But communication is even more important in this case: work out how you’re going to divide your efforts clearly, whether that’s by time, or people, or story points - then make those priorities clear to your team, and iterate them openly if you need to.
Make sure you give your team enough background on what they’re working on for them to be able to pick it up and run with it - a team with a shared understanding of a problem can make their own decisions about how to deal with the challenges they face along the way.
How might you do that?
When you’re writing up a user story or ticket for someone to work on, document the context you have on it. You could use techniques such as story kickoffs to help the team agree an approach to a problem before someone starts working on it so that they don’t get as far as opening a pull request before having that conversation. For bigger changes of direction, you may need to go further.
A few months later, our team was asked to change direction to work on a big migration project which other teams had been working on for a while.
The team were a little apprehensive about that switch - they felt they didn’t know much about the migration (other than that those teams had been finding it tough).
So I organised some workshops at the start to get the team more familiar with what the migration involved, and to help them put their bits of existing knowledge together and learn from people who had already been working on it.
That meant that the team had a shared base of knowledge before we started working on the migration properly.
Now that you’re structuring the work of the team so that it’s possible for them to take ownership of it - what does that actually look like?
My team took on 2 new junior developers just at the point when we had a big deadline a few months away, and although we were really keen to support them as well as we possibly could, we also had some concerns about the impact of that change to the team on our ability to meet that deadline.
But in fact the changes we had to make in the team in order to support them were hugely positive for all of us.
We transformed our ways of working by being more explicit about our intentions and assumptions, and making it clear that the whole team is learning together.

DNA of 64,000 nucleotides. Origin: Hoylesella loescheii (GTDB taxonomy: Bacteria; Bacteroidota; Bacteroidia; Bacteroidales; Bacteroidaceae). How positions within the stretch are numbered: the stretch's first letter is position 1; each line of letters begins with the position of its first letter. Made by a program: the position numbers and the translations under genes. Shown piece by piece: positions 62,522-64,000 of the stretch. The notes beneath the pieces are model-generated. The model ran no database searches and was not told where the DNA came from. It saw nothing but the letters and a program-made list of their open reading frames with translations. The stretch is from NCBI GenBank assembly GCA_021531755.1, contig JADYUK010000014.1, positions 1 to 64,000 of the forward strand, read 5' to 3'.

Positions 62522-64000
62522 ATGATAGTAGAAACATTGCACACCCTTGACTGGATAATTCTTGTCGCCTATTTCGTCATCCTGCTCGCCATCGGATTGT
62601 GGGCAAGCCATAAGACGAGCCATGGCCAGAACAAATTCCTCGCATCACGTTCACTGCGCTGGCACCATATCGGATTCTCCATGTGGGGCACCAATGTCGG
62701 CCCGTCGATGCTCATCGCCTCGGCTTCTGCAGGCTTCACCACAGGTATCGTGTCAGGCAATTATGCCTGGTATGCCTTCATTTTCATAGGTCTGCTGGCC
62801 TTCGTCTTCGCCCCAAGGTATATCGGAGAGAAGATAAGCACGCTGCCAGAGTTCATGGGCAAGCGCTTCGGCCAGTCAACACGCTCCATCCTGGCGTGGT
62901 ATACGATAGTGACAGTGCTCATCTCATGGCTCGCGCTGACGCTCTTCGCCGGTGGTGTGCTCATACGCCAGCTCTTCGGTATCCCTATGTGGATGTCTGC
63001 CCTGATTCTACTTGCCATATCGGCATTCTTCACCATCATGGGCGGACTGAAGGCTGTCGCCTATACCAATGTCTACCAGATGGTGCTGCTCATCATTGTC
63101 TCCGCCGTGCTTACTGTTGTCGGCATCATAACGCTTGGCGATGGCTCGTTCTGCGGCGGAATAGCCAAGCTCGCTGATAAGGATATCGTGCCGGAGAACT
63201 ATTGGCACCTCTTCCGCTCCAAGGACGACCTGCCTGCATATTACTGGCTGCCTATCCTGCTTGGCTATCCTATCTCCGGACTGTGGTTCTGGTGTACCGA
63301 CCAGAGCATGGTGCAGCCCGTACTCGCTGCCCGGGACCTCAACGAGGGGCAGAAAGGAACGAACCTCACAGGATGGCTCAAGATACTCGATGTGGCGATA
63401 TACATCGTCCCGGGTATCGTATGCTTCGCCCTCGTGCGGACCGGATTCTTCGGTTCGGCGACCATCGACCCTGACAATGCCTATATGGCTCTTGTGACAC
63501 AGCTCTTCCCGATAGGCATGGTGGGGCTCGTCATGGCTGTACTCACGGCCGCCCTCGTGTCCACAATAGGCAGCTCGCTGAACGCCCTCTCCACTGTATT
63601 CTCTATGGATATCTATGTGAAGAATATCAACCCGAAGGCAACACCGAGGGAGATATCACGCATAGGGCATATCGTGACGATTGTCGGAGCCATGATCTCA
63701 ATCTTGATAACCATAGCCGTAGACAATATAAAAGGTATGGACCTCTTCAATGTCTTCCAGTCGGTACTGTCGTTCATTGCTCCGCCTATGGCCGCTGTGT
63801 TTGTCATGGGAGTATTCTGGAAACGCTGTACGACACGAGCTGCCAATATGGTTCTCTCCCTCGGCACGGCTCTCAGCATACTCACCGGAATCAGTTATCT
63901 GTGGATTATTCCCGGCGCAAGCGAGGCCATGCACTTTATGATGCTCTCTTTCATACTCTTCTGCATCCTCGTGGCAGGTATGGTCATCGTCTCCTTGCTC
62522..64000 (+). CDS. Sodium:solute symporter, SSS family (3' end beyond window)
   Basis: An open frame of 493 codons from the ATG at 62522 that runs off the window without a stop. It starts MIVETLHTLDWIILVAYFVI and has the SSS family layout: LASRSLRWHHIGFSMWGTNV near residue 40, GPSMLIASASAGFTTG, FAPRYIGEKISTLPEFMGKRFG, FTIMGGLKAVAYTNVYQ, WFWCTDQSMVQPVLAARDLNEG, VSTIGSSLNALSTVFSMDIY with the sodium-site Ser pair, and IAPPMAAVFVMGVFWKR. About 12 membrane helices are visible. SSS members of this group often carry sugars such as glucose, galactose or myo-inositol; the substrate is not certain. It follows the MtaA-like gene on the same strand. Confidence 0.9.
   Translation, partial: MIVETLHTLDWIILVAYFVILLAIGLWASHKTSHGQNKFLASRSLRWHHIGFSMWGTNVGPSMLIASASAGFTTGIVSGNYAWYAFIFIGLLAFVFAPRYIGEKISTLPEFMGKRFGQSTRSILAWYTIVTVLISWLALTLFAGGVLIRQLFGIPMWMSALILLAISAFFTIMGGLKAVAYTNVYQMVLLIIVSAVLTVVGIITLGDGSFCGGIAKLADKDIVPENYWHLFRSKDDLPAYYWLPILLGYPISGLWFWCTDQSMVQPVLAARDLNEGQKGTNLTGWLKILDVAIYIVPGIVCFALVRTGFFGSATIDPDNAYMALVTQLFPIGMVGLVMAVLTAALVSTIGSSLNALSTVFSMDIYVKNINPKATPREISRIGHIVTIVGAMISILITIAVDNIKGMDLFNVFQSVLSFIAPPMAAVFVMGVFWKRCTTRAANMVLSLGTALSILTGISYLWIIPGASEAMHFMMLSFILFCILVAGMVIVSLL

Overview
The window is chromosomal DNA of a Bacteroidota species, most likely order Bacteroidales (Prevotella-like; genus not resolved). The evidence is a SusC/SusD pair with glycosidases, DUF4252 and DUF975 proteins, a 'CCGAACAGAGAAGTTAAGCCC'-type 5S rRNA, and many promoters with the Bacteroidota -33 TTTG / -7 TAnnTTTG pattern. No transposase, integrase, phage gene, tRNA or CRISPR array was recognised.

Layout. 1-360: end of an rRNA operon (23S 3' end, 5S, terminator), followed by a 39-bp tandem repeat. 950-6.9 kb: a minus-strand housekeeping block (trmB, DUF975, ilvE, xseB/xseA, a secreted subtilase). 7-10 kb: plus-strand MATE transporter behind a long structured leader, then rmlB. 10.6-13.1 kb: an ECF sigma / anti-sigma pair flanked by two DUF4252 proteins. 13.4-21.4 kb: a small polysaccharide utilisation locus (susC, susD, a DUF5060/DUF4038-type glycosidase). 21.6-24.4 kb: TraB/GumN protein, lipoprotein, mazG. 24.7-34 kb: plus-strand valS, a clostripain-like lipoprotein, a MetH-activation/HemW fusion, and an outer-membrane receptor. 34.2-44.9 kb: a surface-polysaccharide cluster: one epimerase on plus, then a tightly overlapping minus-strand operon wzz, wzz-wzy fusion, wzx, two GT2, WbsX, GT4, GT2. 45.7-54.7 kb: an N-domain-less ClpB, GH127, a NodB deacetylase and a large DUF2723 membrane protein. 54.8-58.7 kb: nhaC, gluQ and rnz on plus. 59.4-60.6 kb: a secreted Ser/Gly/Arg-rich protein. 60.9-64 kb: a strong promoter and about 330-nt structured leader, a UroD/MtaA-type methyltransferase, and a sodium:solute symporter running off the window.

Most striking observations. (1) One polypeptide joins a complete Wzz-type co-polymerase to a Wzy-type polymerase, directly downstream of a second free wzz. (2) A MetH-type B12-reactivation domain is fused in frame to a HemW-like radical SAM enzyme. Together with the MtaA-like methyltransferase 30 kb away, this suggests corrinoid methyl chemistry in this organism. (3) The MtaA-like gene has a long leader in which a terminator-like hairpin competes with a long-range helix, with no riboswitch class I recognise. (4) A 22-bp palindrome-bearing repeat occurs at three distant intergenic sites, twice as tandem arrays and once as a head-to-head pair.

We achieved more than we thought was possible in an incredibly collaborative way, with the whole team able to take ownership of the problems we were grappling with and solve them proactively.
First of all, we had to become great at integrating new people into the team.
So with each new starter, we iterated and improved our onboarding process.
We’d assign someone in the team to mentor them for their first few weeks - often that was the last person who’d joined.
We made sure we had clear and up-to-date technical setup documentation.
We arranged for the new person to meet everyone on the team individually, so they had a chance to start building relationships and understand what everyone brings to the team.
And because everyone understood what our goal was, they could all answer their questions and explain what we were doing and why…
And, last but not least, we introduced them to the biscuit matrix and got them to add their favourites to it :)
This was a long-running effort to map all biscuits into a 2-dimensional space, where the axes were:
We’d had lots of new people starting, so everyone was trying to absorb context and figure out how things worked.
That made it easier for us to be aware of the importance of learning continuously, but whatever the situation in your team you can encourage that yourself as well:
Get your team into the habit of sharing knowledge about their work really frequently.
Make it possible for other people to work with confidence on whatever you’re doing - both now and in the future (and I’m including future me as a different person).
There are lots of different ways that people in the team can do this…
Writing great commit messages, detailing the why as well as the what
Adding comments on support tickets and user stories, making your progress on them visible to everyone as you go
Keeping your documentation up to date as part of every piece of work
When the team makes a decision, document the context and reasons for it - architecture decision records are great for this
Working in this way makes it much easier for new people to understand what’s going on and what’s expected of them, and to pick up the context they need to be productive.
And when people leave, it reduces the amount of information you need to download from people’s brains before they go.
I’ve often seen teams which have trouble getting things done when particular people are off sick/on holiday/in meetings all day.
If you learn to share your context frequently, you’ll be more able to keep work flowing during disruptions - treat those smaller regular disruptions as practice for bigger ones.
When my team started doing mob programming regularly, I was amazed at how rarely they were blocked on anything and how quickly the team made progress.
They were able to plan and prioritise their own work, and make decisions as a group because the people they needed were there already, with the right context.
When particular people weren’t around for whatever reason the others could carry on without them, and they developed ways of catching people up quickly when they returned…
Emma wrote a blog post about the team’s experience of mobbing - go and read that if you’d like to find out more.
This was an incredibly robust way of working for us, and we achieved more than we’d thought was possible in that time.
The team didn’t always mob on everything after that, and it doesn’t suit everyone, but knowing we had it as a tool we could use to share context, make decisions and move forward was incredibly powerful, and the team were able to use mobbing later on to tackle areas that were completely new to them much more effectively.
An empowered team who are practised at integrating new people, taking ownership of challenges together and sharing their work openly is more able to handle the impact of people moving or not being around.